The sinking of the HMS Repulse and HMS Prince of Wales off Singapore by Japanese aircraft on 1o July 1941. Winston Churchill said in the all of the war he never received a greater shock.
Admiralty Arch in London, 2009
This magnificent photograph by David Iliff is a four segment exposure blended image of the Admiralty Arch in London England, as viewed from the Mall facing north-east.
The blame for the loss of the HMS Prince of Wales and HMS Repulse to Japanese naval planes on 10 December 1941 can be laid directly at the feet of Vice-Admiral Tom Phillips. He was a protege of First Sea Lord Dudley Pound and had been jumped over a number of more competent admirals to become Vice Chief of the Naval Staff because Pound wanted him.
It is true that at the beginning, Churchill liked Phillips but that affection waned over the next months and Churchill came to actively dislike Phillips who many thought blunt and rude.
Subsequently it was Pound who informed Churchill that he had appointed Phillips as Admiral Commanding the force being sent to Malaysia. What makes this appointment by Pound so inexplicable and unfortunate, was Phillips had spent seven his years of previous eleven years spent in staff positions.
While Pound had only seen action once, as Captain of a battleship at Jutland, he had commanded many types of ships and squadrons as well as the Mediterranean Fleet. Phillips had never, not ever, been captain of a battleship and yet he was put in charge of one of the newest and most powerful battleships in the entire Royal Navy–HMS Prince of Wales. At the time of his appointment he had not commanded at sea during the war and had not been on the receiving end of German air attacks.
Many blame Churchill for this but the Prime Minister cannot be held accountable for the stupidity of men whom he had had every right to believe knew their trade. Neither Pound nor Phillips seemed to understand the threat posed to warships by aircraft even after the horrendous losses of and damage to British warships in the Norwegian Campaign April-June 1940.
Captain Stephen Roskill, an experienced and intelligent career officer, was serving on the Naval Staff when Phillips arrived as Vice-Chief. That planes regularly sank warships and that the British system of AA gunnery was fatally flawed, something known before the war, was not something Roskill seemed to be able to get through to Phillips or the senior admirals in the navy.
Roskill had read all the reports from Norway and talked to many of the officers who were his contemporaries. After the war, Captain Roskill, RN, became the official historian of the Royal Navy. Despite his great capabilities Roskill suffered a fair amount of discrimination because he was Jewish. Anti-Semitism was alive and well in the Royal Navy to their discredit.
“….the Norwegian campaign brought many new troubles, and heavy losses to the fleet; and it was then that the navy learnt the hard lesson that, so long as adequate air cover was lacking, control of coastal waters by warships in support of military operations was impossible….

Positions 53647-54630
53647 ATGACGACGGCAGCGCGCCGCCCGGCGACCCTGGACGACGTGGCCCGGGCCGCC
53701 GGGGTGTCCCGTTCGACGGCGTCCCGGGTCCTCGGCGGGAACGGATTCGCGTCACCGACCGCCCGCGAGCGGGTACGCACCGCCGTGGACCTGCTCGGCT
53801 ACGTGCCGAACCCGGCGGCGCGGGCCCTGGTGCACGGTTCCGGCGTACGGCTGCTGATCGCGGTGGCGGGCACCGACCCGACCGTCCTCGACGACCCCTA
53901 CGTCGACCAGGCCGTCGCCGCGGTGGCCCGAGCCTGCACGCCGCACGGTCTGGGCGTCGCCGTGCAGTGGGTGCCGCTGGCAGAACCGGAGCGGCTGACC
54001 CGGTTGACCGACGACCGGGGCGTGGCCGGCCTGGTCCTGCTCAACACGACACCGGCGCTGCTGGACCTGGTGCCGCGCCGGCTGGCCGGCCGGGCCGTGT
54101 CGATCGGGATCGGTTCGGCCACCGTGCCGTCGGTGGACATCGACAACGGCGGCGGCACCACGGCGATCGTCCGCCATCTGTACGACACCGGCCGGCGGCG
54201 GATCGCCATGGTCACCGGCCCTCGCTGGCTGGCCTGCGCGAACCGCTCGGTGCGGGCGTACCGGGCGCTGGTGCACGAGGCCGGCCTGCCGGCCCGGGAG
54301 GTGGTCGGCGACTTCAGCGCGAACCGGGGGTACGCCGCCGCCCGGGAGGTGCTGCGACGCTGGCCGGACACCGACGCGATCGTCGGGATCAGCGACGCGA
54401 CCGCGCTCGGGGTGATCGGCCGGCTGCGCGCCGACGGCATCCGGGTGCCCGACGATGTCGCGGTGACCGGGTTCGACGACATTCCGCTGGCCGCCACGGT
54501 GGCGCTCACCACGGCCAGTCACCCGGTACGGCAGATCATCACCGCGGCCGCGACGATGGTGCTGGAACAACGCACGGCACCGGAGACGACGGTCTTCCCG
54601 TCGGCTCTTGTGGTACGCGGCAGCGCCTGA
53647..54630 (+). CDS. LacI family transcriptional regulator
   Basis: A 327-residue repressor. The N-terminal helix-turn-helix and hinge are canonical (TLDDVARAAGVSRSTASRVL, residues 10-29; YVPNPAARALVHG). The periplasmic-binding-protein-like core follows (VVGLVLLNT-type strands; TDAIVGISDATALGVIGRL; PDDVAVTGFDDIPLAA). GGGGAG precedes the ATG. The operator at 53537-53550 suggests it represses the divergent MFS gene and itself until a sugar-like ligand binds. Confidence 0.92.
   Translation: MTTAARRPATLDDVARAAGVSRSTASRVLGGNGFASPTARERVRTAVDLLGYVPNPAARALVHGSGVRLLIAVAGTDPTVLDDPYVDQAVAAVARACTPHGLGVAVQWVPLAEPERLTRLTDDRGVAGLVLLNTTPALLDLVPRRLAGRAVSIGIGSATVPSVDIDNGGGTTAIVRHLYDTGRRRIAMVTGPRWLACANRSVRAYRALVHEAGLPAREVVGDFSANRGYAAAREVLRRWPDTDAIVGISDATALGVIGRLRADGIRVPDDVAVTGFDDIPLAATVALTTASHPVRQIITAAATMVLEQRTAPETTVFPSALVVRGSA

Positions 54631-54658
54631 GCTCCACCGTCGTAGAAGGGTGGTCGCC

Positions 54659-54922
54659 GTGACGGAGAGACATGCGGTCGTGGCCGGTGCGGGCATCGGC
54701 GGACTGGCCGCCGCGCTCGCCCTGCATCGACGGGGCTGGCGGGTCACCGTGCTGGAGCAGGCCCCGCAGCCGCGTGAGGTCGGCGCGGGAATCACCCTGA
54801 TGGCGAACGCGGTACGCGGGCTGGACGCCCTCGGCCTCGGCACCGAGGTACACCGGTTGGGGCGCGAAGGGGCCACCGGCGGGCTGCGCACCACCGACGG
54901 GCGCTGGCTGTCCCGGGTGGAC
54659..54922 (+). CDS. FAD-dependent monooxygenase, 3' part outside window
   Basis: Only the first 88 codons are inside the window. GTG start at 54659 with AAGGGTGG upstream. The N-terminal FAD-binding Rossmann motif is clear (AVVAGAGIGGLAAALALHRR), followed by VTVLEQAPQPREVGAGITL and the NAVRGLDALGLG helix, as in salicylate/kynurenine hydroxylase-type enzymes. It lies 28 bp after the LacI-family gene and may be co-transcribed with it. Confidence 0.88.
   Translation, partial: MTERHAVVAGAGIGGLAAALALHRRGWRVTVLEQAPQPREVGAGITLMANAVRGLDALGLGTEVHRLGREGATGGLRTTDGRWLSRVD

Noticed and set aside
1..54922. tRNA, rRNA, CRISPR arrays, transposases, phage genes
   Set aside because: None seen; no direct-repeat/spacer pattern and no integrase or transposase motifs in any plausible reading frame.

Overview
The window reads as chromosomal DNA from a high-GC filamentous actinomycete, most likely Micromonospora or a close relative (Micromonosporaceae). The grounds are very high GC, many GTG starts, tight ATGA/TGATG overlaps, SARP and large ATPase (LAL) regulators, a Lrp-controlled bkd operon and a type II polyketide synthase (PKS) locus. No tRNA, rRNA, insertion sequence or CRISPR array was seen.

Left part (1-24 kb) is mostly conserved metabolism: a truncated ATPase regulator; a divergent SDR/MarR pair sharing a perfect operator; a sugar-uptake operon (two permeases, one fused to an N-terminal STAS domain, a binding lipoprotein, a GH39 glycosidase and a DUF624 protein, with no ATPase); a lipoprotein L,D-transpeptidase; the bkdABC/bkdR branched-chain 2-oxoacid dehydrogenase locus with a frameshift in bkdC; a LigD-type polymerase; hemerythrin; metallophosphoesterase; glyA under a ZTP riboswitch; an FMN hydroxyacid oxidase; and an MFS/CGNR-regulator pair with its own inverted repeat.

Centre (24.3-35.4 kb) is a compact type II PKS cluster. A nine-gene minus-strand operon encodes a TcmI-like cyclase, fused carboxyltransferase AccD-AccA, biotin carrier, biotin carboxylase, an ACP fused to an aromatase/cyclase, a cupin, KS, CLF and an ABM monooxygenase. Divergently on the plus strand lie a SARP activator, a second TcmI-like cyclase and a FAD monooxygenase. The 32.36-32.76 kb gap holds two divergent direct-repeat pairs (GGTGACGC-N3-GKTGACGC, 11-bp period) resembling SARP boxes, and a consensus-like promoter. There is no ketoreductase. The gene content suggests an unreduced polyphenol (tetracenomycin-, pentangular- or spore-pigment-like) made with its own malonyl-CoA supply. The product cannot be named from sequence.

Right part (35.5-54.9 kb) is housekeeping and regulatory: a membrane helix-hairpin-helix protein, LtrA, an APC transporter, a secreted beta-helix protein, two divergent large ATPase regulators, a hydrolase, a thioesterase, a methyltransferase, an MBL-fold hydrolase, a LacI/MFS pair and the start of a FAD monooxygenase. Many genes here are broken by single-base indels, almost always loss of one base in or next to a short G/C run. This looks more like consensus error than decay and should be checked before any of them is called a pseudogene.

….Rear Admiral Tom Phillips, the Deputy Chief of the Naval Staff, who had no first hand experience of the deadly effect of unopposed dive-bombers on warships, insisted that all the was needed to deal with them effectively was greater courage and resolution; and he took it very badly when told that such ideas were unjust to those officers who had the experience, and were in fact far from the truth.”
quoted from Churchill and the Admirals by Stephen Roskill
In a footnote to these paragraphs in the book cited above, Roskill, never a man to be rude, writes the following:
“I had a stormy interview with Phillips on this matter when I brought back to the Admiralty first-hand reports of the effect of bombing off Norway in April 1940. Phillips would not accept that it was suicidal to send warships to operate off an enemy-held coast without air cover.”
For Roskill to write that he had a “stormy interview” means he must have gone right up to the line of insubordination with Philips whom he detested and made no secret of his feelings. In face, I get the impression that Roskill no doubt raised his voice to a level just below yelling. For a man of Roskill’s diplomatic abilities, disposition and exuisite manners, this must have been quite an argument but it shows how deeply Roskill felt.
The responsibility of the debacle of the sinking of the HMS Repulse and HMS Prince of Wales is summed up best by Martin Middlebrook and Patrick Mahoney in: Battleship: the Loss of the Prince of Wales and the Repulse. Writing of Phillips they say,
“…the facts speak for themselves: two great ships and many good men were lost because one stubborn old sea-dog refused to acknowledge that he had been wrong.”
Churchill and the Admirals by Stephen Roskill
Churchill’s Anchor–a biography of Admiral of the Fleet, Sir Dudley Pound
Battleship my Middlebrooks